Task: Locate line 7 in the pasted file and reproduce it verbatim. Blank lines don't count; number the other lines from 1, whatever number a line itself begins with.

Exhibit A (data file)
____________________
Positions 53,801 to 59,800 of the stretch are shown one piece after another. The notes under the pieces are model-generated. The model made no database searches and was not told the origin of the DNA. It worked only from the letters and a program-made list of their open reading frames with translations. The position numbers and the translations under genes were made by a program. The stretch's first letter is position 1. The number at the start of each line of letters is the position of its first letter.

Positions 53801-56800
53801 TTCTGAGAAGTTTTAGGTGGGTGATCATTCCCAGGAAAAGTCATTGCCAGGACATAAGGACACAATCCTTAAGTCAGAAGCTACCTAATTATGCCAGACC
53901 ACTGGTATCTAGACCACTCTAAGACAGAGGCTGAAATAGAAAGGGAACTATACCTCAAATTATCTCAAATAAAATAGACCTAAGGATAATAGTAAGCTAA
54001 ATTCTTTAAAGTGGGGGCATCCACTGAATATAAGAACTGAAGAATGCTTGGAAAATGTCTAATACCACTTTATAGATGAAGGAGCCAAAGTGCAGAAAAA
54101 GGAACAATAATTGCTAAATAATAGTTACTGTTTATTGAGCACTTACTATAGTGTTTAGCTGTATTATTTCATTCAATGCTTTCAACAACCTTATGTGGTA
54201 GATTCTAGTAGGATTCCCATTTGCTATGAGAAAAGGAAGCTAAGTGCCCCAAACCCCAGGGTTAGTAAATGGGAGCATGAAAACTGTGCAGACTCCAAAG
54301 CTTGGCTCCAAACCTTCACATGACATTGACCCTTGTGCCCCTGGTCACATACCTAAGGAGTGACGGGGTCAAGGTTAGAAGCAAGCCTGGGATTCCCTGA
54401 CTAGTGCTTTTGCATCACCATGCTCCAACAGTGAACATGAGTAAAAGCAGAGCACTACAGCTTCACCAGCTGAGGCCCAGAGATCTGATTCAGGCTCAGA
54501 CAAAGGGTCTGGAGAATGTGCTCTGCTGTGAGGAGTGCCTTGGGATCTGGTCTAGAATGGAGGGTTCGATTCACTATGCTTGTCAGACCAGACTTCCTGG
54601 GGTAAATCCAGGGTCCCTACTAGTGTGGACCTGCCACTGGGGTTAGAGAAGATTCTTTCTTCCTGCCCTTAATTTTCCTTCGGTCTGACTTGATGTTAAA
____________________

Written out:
54201 GATTCTAGTAGGATTCCCATTTGCTATGAGAAAAGGAAGCTAAGTGCCCCAAACCCCAGGGTTAGTAAATGGGAGCATGAAAACTGTGCAGACTCCAAAG